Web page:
Art was my mother's best friend and closest confidant throughout her life. In its ear is where she whispered her deepest fears and darkest thoughts and in return it taught her about life's never-ending beauty. Affectionately known to me as Millie Pete, Mildred Peters Carter taught art in Kentucky, Hawaii and Tennessee, both in schools and at home. Watching her paint was a constant childhood activity for me, and through her practice I learned these life lessons:
My mother taught me never to use black when shading paintings. Instead you use complimentary colors to show depth to an object. As a child I saw shadows as dark places to avoid, but Millie Pete allowed me to see they are never as black as they seem, and that shadows actually help enhance the world around you.
When starting any drawing you begin with small strokes that, over time, will make a bigger picture. In life we tend to look toward people with established relationships or careers as role models, yet we forget how long it took them to reach that point in their life. Knowing the small steps we take are not wasted and contribute to our larger success can allow us to relax enough to enjoy each of those moments.
Work with oils.
My mother's favorite medium was oil paint. Since oil paints take weeks and sometimes months to dry, Millie Pete was able to change elements within the painting over the course of many days before it was complete. This allowed her the opportunity to put her brush down and walk away for a time in order to get a fresh perspective upon her return to the canvas. For me, I know that you never attempt to do anything perfect the first time, and a fresh eye always makes a situation better.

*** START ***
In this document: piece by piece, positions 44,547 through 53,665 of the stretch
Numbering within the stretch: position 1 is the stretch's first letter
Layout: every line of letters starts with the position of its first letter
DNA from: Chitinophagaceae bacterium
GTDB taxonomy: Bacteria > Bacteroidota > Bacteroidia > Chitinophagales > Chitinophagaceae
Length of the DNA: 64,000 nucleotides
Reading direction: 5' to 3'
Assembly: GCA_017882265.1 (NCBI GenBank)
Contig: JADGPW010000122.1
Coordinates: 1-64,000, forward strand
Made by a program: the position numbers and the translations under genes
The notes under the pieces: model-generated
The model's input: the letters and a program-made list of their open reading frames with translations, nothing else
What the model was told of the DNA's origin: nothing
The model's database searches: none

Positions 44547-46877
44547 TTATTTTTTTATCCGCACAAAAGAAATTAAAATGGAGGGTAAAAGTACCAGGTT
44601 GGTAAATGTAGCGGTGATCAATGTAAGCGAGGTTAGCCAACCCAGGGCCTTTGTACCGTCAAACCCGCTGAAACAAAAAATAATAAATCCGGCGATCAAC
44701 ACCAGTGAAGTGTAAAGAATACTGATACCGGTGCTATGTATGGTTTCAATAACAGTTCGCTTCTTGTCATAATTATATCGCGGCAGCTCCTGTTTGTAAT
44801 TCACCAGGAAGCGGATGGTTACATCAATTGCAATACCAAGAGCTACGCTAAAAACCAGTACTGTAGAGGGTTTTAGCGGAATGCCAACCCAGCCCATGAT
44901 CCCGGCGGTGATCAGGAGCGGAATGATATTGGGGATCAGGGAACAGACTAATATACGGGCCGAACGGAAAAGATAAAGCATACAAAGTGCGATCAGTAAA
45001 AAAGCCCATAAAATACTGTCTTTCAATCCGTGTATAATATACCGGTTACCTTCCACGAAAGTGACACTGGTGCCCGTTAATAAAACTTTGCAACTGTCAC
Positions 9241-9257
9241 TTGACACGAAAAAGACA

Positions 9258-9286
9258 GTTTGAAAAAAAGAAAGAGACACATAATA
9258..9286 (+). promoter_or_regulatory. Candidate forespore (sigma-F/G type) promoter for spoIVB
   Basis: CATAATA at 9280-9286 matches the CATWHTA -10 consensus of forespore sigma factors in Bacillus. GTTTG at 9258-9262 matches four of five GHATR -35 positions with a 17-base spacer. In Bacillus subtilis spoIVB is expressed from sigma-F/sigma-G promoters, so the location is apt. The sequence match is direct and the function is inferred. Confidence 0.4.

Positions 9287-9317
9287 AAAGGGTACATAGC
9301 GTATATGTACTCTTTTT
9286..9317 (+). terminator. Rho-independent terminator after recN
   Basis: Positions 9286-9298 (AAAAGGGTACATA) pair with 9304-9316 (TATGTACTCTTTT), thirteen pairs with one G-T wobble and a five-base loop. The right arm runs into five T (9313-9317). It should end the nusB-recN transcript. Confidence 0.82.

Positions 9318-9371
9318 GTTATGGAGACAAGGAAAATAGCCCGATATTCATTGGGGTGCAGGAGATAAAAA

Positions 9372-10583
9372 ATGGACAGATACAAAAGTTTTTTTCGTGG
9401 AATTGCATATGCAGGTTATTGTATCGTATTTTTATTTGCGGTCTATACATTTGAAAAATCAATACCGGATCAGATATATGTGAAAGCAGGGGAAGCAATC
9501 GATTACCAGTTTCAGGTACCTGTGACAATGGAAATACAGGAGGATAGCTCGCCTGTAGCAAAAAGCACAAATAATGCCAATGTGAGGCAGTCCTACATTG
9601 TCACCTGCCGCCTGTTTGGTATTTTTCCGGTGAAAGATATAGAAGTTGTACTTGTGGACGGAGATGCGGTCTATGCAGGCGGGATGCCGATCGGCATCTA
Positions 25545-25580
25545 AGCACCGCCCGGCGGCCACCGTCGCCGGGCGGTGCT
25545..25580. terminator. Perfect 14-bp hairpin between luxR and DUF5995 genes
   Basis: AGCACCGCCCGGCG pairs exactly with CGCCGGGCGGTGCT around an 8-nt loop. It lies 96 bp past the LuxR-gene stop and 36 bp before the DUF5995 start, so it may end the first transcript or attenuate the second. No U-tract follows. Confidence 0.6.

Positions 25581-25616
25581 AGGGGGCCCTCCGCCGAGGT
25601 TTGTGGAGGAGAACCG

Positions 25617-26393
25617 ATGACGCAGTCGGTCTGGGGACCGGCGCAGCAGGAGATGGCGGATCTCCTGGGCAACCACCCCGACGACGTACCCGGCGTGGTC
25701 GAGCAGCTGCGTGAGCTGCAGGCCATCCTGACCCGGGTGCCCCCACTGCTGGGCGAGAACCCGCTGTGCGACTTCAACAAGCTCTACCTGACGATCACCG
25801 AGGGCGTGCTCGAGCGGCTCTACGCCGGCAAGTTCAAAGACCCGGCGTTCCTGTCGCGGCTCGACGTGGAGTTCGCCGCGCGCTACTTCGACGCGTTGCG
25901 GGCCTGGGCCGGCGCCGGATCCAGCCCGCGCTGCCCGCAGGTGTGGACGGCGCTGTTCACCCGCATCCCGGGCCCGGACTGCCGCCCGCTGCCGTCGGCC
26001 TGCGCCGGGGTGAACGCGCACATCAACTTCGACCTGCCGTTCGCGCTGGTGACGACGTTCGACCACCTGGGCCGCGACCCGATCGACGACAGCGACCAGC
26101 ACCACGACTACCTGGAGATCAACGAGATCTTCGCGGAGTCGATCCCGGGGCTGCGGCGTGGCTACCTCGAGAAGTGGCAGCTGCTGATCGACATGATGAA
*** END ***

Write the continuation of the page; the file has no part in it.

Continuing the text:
When finished with one project, begin another.
My home is filled with paintings Millie Pete created. Her life was not dedicated to just one piece. Instead, she always wanted to try new scenes, new mediums or a new canvas size. This taught me that life is not one journey, but many. The only constant in life is you, and you should always be ready to complete one experience and set off to own another.
Your work is more valuable when you're gone.
As an art teacher, my mother taught me not only art technique but also art history. She would often laugh at the fact famous artists were more valuable dead than alive, since these same masters struggled with poverty while creating their best work. What I took away from these stories is the idea that passion is always better than profit, and your life's work should be about what you leave behind for others.
Perhaps the biggest life lesson I have learned through my mother's art is the fact it doesn't stop, despite the fact she lost her vision before her death. In my home is a painting my mother did of a man's silhouette, the only image she could make out of my brother in the latter years of her life. My mother's determination to continue to live life, and express it in art, shows that no matter what obstacle you have to endure you simply keep moving forward.
She was my hero, and I'm dedicating the day to encourage others to simply do art. Millie Pete didn't care what your skill level was, she simply asked you to try it on for size. So draw, paint, sing, take a photograph, act, play music...whatever artistic endeavor you feel most comfortable doing, do. Even if it's for 5 minutes, on May 26th commit to expressing yourself artistically. It's what brought Millie Pete the most joy in life, not only for her but seeing others do it too. And you never know...you might realize you've discovered a brand new hobby or profession.